PII of more than 200 million Deezer users from 10 countries was hacked and published

After a hacker offered data from more than 200 million Deezer subscribers for sale on a hacking site, the music streaming service Deezer has confessed that its database was hacked by a third party. An email sent by Deezer verified the event and provided an explanation that the company is cooperating with French authorities.

The well-known music streaming service Deezer, which has millions of users all over the globe, has acknowledged that it suffered a significant data breach at the hands of a third-party service provider, which may have affected millions of Deezer subscribers.

The organization reports that the data breach happened in 2019, and that the hackers were only successful in stealing a snapshot of the users’ data.

According to the findings of RestorePrivacy’s study of the data sample, the following types of information were exposed:

Initials and surnames both
Dates and times of birth
Email addresses
Gender Location data (City and Country)
Join date
User ID

According to Deezer, there have been no reports of any passwords or payment information being stolen as a consequence of this incident.

On November 6, 2022, a member on the Breached hacking forums posted a sample of the data that had been compromised. The user claims to have data from more than 240 million Deezer users, and they have now provided a user sample consisting of 5 million people.

Soon after the hacker disclosed this information to the public, Deezer acknowledged the existence of a security issue on its help page on its website.

According to the release made by Deezer, “This information came to light on November 8, 2022 as a consequence of our continuous efforts to safeguard the security and integrity of our users’ personal information.”

“The data at issue had been managed by a third party partner that we haven’t dealt with since 2020, and it was this partner that was subject to the incident,” the statement said. The security mechanisms used by Deezer are still functioning properly, and our own databases are safe.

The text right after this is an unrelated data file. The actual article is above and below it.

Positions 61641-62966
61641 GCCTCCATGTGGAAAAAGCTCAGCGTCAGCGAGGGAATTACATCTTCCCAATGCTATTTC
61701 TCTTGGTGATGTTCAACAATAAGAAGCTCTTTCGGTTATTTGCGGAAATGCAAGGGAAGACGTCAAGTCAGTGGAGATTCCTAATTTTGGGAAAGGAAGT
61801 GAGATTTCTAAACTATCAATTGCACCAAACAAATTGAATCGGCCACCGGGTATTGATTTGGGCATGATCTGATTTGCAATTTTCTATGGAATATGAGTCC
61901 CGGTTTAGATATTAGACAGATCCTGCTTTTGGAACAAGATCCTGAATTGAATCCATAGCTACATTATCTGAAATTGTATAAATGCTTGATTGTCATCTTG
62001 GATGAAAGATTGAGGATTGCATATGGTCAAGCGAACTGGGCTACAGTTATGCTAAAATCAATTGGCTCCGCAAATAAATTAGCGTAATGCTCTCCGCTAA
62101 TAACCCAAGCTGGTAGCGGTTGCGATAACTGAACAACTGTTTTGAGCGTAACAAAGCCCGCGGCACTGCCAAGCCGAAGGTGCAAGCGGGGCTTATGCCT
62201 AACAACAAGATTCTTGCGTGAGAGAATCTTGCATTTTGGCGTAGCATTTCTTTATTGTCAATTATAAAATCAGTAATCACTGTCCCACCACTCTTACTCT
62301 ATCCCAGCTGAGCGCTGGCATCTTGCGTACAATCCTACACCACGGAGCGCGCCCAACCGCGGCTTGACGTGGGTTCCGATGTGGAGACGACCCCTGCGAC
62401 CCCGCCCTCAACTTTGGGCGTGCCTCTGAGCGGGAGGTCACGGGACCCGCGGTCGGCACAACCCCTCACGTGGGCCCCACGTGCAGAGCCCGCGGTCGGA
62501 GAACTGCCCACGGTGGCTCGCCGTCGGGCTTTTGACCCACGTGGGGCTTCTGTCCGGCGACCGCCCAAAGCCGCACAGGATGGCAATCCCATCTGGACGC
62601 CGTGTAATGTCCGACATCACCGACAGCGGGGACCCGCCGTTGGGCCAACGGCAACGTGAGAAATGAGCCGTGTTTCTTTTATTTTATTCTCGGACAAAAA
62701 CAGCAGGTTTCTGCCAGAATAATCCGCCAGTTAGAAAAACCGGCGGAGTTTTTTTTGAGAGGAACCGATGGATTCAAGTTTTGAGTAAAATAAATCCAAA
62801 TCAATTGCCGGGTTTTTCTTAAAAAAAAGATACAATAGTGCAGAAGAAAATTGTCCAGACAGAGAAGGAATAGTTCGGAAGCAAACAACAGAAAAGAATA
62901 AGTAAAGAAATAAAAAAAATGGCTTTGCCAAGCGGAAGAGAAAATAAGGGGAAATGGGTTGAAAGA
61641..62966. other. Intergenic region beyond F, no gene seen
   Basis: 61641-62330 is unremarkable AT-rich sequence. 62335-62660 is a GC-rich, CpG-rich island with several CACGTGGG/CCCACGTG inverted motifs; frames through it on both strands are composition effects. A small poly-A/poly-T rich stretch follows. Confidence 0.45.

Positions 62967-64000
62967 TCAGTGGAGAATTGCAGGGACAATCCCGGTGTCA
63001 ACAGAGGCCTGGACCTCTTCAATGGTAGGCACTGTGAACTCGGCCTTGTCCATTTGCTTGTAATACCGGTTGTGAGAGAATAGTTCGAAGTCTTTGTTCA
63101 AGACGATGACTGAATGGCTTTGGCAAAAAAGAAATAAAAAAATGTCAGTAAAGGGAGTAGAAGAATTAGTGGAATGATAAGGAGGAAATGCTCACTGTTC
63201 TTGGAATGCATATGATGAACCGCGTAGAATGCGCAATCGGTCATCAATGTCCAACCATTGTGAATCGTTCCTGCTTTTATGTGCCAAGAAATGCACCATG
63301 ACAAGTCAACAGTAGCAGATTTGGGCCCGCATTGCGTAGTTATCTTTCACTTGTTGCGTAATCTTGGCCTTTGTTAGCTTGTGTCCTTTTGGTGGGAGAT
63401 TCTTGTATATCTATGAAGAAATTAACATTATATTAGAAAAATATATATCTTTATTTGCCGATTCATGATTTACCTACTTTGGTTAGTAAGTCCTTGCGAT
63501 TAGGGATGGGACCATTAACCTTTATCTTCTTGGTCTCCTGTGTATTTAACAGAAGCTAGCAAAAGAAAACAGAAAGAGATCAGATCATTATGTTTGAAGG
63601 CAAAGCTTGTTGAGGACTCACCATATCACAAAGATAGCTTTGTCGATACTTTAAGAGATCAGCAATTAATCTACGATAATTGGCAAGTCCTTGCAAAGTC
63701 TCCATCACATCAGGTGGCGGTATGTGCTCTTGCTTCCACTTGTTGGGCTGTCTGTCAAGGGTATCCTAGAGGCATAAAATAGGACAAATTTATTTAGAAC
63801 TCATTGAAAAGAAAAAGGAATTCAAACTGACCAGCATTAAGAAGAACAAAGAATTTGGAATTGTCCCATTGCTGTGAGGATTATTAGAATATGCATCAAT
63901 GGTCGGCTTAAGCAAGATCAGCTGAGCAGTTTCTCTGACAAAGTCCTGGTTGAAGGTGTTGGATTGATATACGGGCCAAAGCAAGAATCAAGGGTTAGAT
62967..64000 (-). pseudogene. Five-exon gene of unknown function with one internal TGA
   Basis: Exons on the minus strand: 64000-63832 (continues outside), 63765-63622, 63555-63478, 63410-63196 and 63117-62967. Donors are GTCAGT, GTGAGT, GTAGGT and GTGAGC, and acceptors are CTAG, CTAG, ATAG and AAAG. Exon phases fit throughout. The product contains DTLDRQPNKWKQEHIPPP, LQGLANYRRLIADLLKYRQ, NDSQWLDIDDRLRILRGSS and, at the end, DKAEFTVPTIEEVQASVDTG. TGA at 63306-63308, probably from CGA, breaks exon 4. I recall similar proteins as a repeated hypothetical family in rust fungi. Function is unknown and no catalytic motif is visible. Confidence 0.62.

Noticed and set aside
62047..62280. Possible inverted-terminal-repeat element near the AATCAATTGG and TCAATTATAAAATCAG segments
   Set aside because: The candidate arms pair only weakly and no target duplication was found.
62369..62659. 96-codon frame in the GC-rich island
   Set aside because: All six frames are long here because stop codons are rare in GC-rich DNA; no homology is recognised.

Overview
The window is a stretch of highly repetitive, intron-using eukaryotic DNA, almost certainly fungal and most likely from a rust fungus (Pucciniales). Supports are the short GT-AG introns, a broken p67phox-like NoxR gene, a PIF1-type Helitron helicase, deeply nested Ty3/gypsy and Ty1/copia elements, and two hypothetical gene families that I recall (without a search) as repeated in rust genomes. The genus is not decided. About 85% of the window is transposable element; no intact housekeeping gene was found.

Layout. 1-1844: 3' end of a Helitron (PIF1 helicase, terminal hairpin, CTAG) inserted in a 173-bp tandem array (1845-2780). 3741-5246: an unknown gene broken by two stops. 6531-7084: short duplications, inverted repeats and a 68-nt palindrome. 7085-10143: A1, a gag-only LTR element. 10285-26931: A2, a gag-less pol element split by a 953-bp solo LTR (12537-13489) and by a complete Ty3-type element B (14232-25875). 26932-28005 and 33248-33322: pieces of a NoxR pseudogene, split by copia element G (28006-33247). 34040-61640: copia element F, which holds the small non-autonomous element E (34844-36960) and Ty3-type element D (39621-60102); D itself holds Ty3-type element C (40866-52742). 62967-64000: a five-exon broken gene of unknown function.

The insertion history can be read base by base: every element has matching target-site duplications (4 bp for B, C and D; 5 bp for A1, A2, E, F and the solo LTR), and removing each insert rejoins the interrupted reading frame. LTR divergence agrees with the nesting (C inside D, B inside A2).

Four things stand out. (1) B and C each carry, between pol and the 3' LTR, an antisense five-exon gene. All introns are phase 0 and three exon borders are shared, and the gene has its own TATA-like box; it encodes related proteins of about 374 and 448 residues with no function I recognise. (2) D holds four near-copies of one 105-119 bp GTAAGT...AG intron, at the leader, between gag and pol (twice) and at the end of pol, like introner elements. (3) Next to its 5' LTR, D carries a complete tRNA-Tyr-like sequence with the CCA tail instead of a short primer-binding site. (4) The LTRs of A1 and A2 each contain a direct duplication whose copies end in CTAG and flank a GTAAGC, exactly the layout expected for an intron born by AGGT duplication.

The ad left by the hacker said that the hacker intended to sell the data and listed the following as part of the whole 60 GB dump:

over 258 million records, 228 million email addresses in cleartext form, and log sessions containing IP addresses and device data. almost 258 million records.

According to the claims made by the hacker, this data breach affects millions of people in each of the following countries:

France: 46.2 million users
Brazil: 37.1 million users
British users total 15.3 million
14.1 million users in Germany
Mexico: 11.1 million users
Columbia: 9.0 million users
Turkey: 6.9 million users
6.4 million users in the U.S.
5.0 million users in Italy
Guatemala: 4.4 million users

Although Deezer has acknowledged that the data breach includes user names, email addresses, and birth dates, our investigation has shown that it also includes location data (including city and country), gender, and user ID for certain users, in addition to the join date and source.

Hackers might use this information to get access to users’ Deezer accounts and commit fraud against them. The data might potentially be linked with information obtained from previous breaches and information that is accessible to the public in order to generate extensive user profiles, which could subsequently be sold to other parties or used in fraudulent behavior.

Users of Deezer are encouraged to change their passwords on the service, as well as change their passwords on any other online platforms where they could be using the same credentials. This will help lessen the likelihood that they will become victims of credential stuffing.